Secretary of State Shultz has given himself a stern challenge by declaring that he favors no approach to Mideast peace but the Camp David framework. On the one hand, he will have to take such steps as assigning high-level negotiatiors to provide an impetus that the Reagan administration has not given so far. On the other, he will have to be flexible enough to consider other approaches if full US commitment fails to bring results.
The immediate question, of course, is peace in Lebanon. But this is part and parcel of longer-range security in the region. The connection has been highlighted in recent days by all the revived attention bestowed on the United Nations Security Council's Resolution 242 of 1967 - the basis for peace ''between Israel and its neighbors'' enshrined in the Camp David framework.
Secretary Shultz's well-known mettle would be reaffirmed by restoring this resolution to its promising role instead of the ''Catch-242'' it threatens to become. Among current paradoxes is the stress placed on the Palestine Liberation Organization accepting 242 if it wants diplomatic recognition - while Israel, which has always accepted 242, is seen as violating it with expansionist policies in occupied territories from which 242 requires it to withdraw. To which Israel says Camp David refers to 242 ''in all its parts,'' including references to security and independence as well as territorial withdrawals.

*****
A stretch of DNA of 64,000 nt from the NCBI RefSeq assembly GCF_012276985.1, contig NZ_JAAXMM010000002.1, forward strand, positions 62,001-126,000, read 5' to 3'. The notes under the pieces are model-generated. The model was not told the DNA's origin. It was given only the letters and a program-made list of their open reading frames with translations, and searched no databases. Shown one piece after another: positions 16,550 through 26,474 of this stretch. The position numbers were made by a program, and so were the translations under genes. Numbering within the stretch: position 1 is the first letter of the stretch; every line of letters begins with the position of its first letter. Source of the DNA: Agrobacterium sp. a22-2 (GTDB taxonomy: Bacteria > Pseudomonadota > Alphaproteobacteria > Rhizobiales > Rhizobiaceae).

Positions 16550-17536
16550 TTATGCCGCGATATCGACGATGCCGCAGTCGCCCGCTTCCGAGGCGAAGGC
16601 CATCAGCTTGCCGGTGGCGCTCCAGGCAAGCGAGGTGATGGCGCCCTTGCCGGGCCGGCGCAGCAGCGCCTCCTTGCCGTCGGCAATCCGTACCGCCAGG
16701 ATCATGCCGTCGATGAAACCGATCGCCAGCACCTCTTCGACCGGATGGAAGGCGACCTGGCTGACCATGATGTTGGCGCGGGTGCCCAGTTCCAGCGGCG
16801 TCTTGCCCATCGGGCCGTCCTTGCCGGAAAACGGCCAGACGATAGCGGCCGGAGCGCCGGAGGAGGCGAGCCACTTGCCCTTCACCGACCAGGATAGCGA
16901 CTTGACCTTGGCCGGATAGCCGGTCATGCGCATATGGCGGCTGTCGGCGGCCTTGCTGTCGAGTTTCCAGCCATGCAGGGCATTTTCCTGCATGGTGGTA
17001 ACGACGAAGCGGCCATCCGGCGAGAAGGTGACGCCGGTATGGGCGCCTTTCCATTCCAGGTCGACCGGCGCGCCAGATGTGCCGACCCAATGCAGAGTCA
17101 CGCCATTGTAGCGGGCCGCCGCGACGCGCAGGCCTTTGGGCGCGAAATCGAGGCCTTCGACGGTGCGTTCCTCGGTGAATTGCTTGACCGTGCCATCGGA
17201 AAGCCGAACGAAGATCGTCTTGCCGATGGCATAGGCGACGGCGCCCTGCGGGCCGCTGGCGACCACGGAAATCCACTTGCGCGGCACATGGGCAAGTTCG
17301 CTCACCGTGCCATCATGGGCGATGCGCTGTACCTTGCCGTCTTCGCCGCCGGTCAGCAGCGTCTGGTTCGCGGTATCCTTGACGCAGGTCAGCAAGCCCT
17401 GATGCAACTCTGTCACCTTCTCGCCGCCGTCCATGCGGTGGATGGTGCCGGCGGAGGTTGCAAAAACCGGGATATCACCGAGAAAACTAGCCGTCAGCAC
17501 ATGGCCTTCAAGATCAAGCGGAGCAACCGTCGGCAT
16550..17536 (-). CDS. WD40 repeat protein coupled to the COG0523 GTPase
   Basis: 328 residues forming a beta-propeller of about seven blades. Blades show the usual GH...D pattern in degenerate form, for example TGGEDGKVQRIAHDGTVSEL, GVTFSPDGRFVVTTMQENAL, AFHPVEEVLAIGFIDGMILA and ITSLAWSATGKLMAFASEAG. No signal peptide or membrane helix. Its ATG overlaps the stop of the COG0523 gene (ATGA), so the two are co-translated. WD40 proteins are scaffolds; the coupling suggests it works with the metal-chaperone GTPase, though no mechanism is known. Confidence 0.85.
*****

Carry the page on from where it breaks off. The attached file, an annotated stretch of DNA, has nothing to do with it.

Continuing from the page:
Part of the controversy involves 242's failure to refer to the Palestinians except in calling for ''a just settlement of the refugee problem.'' Camp David spells out that the ''legitimate rights'' and ''just requirements'' of the Palestinian people must be recognized.
Now trial balloons are bumping into each other with reports that PLO officials are seeking ways to gain US recognition by acknowledging 242 as a basis for negotiation. They might want a revision or an accompanying declaration recognizing Palestinian rights to self-determination. They might repeal PLO policy on eliminating Israel by acknowledging Israel's right to exist behind ''secure and recognized boundaries,'' to use the language 242 applies to all states in the area.
No doubt only an announcement by Yasser Arafat himself would bring such a balloon down to solid earth. He must calculate whether the PLO will ever have a more propitious moment to play this one-time-only card. Right now, ironically, the Israeli invasion of Lebanon seems to have given the beleaguered PLO new diplomatic leverage.
And right now is an occasion for Mr. Shultz's repute as a negotiator to be confirmed in his new post. Through imbuing his departmental and administration colleagues with a fresh spirit of fairness and conciliation - the spirit that underlay Camp David - he might be able to elicit it from the contending parties as well.
Why not a Sadat-type gesture from Arafat? Why not an Israeli response?
Cynics have many answers. Mr. Shultz is not a cynic.